The water of the ocean Solaris moves less fluidly than that of earth, emphasizing to the viewer that it is not normal or familiar. The viewer cannot determine the consistency of Solaris's water - it is neither solid nor liquid, and it is unknown. As it appears more solid than regular water, it's unity reiterates the idea that it is one whole being. Lastly, each planet's water is coloured differently to portray their contrast; serving again to depict Solaris as the mysterious and unfamiliar. It's ocean in the film is not one consistent colour, but it more frequently possesses hues of oranges and yellows as opposed to the typical blues and greens of water on earth. This also makes the viewer unsure what its temperature and chemical composition might be, making it all the more unnerving to watch.


3. Laura Fenwick

The Cube uses geometry and numbers to carry the plot development. How does this support the creation of the setting? Do you think this is a device that is easily appreciated by the audience?

The Cube uses mathematical theories to carry the plot development. This first occurs when Leaven reveals herself to excel at mathematics, and after looking at the numbers on the crawlspace, theorises that when one of those numbers is prime, the room is booby trapped. This theory tends to work and the audience starts to hope that they will escape until Quentin enters a room without prime numbers and narrowly avoids death. Leavens initial theory is shown to be incorrect, further confusing the audience and making them feel again like there is no escape.

Worth is then revealed to be one of the architects who design the enormous cube-shaped shell that holds the cubes. He knows the dimensions of the shell and hence Leaven is able to work out how many rooms the shell holds (26x26x36 – 17576 rooms). This helps Leaven to theorise that the rooms could be encoded Cartesian coordinates representing the position of the rooms within the Cube. Hence, the group begins moving towards the edge, resorting back to “booting” the rooms to test their safety again. This again helps the audience to gain further hope that they will escape but there is still this idea that something has not been worked out.

Leaven then realises that rooms which have traps are not simply prime numbers but the larger set of prime powers. She then communicates that performing factorisations of three, three-digit numbers for every room they enter is near impossible without a calculator. This again plunges the audience back into despair that they will never escape until Kazan is revealed to be an autistic savant with the capacity to perform these factorisations quickly and easily. The group then realises that the rooms are moving and the numbers on the crawl space identify where the room is, how many times it moves, and where it moves to. Finally the audience sees there is a reason for each member and hopes they will escape, but ultimately it’s their basic human emotions and relationships that ultimately lead to their demise.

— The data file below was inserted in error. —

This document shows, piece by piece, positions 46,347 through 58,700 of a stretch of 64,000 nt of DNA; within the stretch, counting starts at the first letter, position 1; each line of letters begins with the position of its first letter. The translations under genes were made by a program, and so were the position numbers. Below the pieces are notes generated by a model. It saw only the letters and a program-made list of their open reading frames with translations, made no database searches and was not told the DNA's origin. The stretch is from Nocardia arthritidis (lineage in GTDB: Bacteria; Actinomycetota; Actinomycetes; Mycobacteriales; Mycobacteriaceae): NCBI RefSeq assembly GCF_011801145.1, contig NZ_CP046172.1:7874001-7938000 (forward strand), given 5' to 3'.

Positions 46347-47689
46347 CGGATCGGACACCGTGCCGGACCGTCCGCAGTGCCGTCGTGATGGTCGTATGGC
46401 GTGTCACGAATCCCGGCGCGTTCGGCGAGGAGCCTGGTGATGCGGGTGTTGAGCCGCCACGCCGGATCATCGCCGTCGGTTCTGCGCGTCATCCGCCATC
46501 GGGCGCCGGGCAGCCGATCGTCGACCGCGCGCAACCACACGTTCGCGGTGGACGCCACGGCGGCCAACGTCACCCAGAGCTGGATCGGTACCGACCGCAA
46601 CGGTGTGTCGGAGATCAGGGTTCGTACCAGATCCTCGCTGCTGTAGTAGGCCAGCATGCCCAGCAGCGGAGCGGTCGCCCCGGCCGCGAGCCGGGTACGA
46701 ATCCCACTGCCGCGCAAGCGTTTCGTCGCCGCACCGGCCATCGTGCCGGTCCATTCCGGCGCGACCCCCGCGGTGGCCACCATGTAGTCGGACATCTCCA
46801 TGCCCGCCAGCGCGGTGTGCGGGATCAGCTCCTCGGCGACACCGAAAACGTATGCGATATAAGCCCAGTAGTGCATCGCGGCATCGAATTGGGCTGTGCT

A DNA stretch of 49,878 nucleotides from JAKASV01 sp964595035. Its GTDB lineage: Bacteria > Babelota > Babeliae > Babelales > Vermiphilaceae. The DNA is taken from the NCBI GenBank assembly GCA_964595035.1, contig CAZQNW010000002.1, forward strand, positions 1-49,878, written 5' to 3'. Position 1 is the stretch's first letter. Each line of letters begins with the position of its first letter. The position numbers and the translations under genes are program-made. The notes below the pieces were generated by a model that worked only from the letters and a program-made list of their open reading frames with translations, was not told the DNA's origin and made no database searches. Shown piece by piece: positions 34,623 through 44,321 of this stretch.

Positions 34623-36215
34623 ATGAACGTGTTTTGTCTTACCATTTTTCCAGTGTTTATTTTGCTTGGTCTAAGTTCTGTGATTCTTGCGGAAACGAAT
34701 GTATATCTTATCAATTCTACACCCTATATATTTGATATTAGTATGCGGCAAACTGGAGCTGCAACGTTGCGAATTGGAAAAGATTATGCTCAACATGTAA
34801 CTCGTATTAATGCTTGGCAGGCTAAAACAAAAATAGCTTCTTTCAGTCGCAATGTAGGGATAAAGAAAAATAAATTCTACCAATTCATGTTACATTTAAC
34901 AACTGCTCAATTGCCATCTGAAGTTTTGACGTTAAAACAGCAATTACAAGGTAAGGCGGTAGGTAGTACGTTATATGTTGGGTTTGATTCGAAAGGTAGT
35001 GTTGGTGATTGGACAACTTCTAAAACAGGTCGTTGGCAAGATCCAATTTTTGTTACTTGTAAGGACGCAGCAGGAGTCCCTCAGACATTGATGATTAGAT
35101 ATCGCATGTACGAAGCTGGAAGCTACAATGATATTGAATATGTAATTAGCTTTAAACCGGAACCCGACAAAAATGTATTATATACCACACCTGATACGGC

Note: A professor was hired to do the math for the Cube and it makes sense to the point where one could actually build the structure described in the film.



4. Li Ting (Nora) Guan

solaris solaris
The film switches back and forth from B/W to colour at varying points through the length of the entire film. Discuss this. Why is it done? What does it achieve?

The film Solaris switches back and forth from black and white to color very often to suggest an alternative reality: dreams and reality. Black and white scenes represent the dreams because man usually dream in B/W, while colored scene reflect everyday life just like what man see in this world. For example, there is a B/W scene about Kelvin burning his old paper before leaving. The papers remark his dreams and thoughts that he has kept.

The graphics in a color film always impinge on one’s perception of the events. Unlike in everyday life, one doesn’t really pay attention to color; film is played in 2D where actions and color are compressed onto one surface. Even though color scenes are more realistic shots of the world, they don’t tell the true meaning of the story. One the screen, color stands out and impresses viewer’s attention, whereas B/W film focuses only on the essence of the film. B/W made the film more true even though it represents the dreams and memory in Solaris.  Only the scenes in dreams reflect the one’s true thoughts. For example, there is a very long shot of one character driving through Tokyo. It’s like one travelling through his mind or moving through time. The director wants the audience to follow the scene without any colored distractions. Just like when one is on a car travelling fast on a highway, he/she ignore the colorful world, but start thinking and dreaming about something else in the mind. If it were film in color, audiences would be distracted by the colorful images and blinded from seeing the true meaning of scene.